BG-Bldg-Masthead_1920x440_template
Blog

Home > Resources > Blog

To Coat or Not to Coat; That Is the Question!

Sep 25, 2019

Concrete Floor

No longer reserved for manufacturing plants and warehouses, concrete flooring has been infiltrating retail stores, trendy hotels and restaurants, offices, and even homes over the past 15 years. With concrete’s relative ease of maintenance and long-term cost savings, combined with its durability and versatility of aesthetic, it’s little wonder that this flooring solution is continuing to grow in popularity.

For all its advantages, however, the comparative ease with which both polished and non-polished concrete stains and chemically etches is a definite disadvantage. In order to combat this issue, three types of products have been developed.

  1. High-solids topical coatings have been widely rejected, due to their insufficient adhesion to the substrate and failure when there is high vapor drive.
  2. Guards are not susceptible to the same vapor drive and adhesion problems. Guards are also known as semi-topical coatings/sealers, because while they sit on top of the concrete surface, they also lightly fill in its surface pores. Guards successfully protect concrete floors from stain and etch, while also creating gloss on non-polished surfaces and augmenting gloss on polished surfaces. Their primary drawback, however, is the need to recoat due to wear. The number and frequency of recoats required is largely dependent on environment in which they are used, particularly foot and/or wheel traffic.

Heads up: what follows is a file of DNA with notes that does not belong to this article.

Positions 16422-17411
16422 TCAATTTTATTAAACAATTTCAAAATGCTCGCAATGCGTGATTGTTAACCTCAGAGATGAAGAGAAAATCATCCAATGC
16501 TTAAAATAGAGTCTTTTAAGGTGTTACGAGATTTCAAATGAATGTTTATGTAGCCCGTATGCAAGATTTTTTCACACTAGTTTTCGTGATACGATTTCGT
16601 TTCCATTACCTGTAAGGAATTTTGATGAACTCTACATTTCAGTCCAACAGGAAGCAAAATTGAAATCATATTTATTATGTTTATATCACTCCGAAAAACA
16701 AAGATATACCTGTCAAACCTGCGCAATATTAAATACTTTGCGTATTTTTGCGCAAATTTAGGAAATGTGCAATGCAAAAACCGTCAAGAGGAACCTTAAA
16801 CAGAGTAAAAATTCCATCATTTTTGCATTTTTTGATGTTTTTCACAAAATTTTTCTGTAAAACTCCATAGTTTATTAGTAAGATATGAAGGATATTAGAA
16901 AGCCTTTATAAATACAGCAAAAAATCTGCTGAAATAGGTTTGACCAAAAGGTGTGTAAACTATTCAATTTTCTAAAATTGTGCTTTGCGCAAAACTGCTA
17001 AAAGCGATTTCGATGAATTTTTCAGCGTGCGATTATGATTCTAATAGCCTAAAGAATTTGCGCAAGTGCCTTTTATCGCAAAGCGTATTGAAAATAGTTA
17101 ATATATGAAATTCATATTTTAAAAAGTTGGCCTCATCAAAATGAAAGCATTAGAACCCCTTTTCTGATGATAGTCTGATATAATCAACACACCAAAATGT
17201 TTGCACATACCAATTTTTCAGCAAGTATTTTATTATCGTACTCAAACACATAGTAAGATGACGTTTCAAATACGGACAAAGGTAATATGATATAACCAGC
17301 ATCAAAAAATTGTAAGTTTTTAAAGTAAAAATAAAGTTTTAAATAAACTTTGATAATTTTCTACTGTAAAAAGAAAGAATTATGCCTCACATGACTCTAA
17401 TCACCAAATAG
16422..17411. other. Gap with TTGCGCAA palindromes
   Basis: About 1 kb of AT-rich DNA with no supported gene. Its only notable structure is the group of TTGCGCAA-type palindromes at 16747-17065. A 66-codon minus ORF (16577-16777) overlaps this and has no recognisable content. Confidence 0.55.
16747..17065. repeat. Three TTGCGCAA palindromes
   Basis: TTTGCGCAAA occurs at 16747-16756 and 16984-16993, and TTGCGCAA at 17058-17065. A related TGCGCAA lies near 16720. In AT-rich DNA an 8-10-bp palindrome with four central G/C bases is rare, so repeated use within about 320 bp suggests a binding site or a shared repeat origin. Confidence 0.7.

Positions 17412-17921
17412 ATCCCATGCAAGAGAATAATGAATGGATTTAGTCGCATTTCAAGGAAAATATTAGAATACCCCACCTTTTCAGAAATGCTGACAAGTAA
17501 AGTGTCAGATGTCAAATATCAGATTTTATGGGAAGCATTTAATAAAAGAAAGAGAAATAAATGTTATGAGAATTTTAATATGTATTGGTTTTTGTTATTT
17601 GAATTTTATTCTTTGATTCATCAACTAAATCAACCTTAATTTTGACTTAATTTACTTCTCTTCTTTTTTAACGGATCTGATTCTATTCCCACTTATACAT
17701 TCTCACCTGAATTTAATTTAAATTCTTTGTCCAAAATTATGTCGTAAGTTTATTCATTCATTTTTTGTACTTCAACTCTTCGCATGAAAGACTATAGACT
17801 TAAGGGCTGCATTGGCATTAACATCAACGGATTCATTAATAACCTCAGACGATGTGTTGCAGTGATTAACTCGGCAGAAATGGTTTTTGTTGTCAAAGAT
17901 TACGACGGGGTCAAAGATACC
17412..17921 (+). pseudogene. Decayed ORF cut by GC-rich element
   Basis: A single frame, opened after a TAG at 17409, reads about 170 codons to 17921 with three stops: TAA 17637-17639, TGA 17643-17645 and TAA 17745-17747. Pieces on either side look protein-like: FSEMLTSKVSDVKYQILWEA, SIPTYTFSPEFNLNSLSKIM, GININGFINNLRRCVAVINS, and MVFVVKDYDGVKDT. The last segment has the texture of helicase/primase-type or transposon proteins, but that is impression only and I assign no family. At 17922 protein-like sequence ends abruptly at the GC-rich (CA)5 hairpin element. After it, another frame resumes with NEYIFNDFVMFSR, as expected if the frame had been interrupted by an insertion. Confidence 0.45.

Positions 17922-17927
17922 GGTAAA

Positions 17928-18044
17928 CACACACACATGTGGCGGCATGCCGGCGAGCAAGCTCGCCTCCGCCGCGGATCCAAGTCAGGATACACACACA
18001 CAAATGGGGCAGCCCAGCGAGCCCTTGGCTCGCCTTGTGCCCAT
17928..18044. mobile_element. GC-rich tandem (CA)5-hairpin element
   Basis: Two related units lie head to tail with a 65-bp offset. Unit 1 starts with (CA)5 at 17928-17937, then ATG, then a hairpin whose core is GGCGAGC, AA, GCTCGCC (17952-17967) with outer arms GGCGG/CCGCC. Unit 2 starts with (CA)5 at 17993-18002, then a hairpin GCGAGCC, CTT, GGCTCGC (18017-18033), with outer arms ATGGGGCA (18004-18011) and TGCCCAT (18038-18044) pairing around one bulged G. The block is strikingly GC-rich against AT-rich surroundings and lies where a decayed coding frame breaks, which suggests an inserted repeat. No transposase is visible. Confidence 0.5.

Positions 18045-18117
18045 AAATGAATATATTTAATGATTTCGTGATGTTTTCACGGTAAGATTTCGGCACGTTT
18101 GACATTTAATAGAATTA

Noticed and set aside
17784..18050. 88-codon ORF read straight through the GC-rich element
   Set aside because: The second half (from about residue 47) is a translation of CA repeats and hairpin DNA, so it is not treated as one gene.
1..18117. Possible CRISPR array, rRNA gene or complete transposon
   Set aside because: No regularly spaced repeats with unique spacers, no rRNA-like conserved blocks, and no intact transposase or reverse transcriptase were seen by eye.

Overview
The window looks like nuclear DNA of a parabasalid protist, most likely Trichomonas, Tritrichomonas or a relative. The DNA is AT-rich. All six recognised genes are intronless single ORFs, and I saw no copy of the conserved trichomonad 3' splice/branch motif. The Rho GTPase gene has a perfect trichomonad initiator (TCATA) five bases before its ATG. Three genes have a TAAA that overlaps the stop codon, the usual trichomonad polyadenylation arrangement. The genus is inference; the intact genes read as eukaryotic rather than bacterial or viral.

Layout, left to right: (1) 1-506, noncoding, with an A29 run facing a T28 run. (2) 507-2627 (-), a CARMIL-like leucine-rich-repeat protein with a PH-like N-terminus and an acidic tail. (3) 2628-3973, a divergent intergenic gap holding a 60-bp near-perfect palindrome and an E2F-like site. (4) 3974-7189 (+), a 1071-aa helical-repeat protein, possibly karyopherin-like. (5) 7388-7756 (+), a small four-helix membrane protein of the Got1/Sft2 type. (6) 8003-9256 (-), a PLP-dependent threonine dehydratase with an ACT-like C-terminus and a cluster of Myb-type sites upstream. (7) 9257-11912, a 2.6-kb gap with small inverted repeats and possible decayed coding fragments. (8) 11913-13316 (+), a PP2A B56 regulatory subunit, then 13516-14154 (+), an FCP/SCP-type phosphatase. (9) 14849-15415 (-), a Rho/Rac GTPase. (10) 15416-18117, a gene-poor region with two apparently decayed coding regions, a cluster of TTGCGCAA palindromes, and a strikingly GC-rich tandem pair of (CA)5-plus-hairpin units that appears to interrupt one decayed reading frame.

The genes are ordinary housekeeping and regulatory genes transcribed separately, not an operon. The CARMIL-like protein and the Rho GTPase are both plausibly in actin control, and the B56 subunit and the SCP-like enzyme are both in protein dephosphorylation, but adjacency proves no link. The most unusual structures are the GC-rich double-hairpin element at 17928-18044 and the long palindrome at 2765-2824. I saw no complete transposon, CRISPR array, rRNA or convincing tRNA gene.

3. Penetrating sealers, as indicated in the name, fill in surface pores to prevent stain and etch. When using a penetrating sealer, none of the product remains on the surface of the concrete, unlike topical and semi-topical coatings. This penetration means that foot and/or wheel traffic, stain- and etch-causing substances, as well as sealant-infused cleaning and burnishing pads make direct contact with the concrete surface, instead of with a coating. This is the reason penetrating sealers are somewhat less effective against stain and etch than guards, but it is also the reason penetrating sealers wear less and require fewer reapplications than guards.

The Betco® Crete Rx™ system offers both a penetrating sealer in the form of our Stain Defense product, as well as a new guard in the form of our LiquiShield product. Wondering which product may be right for your concrete or terrazzo floor?

LiquiShield performs best in these applications:

  • Floors that require heavy stain protection, such as cafeterias
  • Providing gloss and protection to non-polished concrete floors
  • Terrazzo floors that cannot be polished due to:
    -Bleed off from divider strips (zinc, aluminum, brass, or PVC)
    -Topical dyes that bleed when dry polished
    -Non-cementitious terrazzo
  • Combination floors with topical guard/penetrating sealer for quick and easy avoidance of tedious edge work:
    -Polish the floor using the Crete Rx system
    -Apply LiquiShield along the edge, 3–4 inches wide, and it will shine like the rest of the floor
    -With little-to-no wear at the edges, LiquiShield will last for many years using the Crete Rx daily cleaning program
Stain Defense penetrating sealer performs best in these applications:
  • Floors with very heavy traffic, such as grocery and retail floors or warehouse floors exposed to heavy forklift traffic
  • Floors that require an extremely high DOI (distinctness of image)
  • Floors that require high levels of scuff and scratch resistance
  • Lowering annual maintenance costs associated with annual and/or semi-annual recoats
Characteristics LiquiShield Stain Defense
Initial gloss rating Excellent Excellent
Clarity of image Good Excellent
Wear and durability in average traffic Good Excellent
Wear and durability in heavy traffic Fair Excellent
Scuff and scratch resistance rating Good Excellent
Stain and etch protection rating Excellent Good
Annual recoat maintenance required Yes No

Recent Posts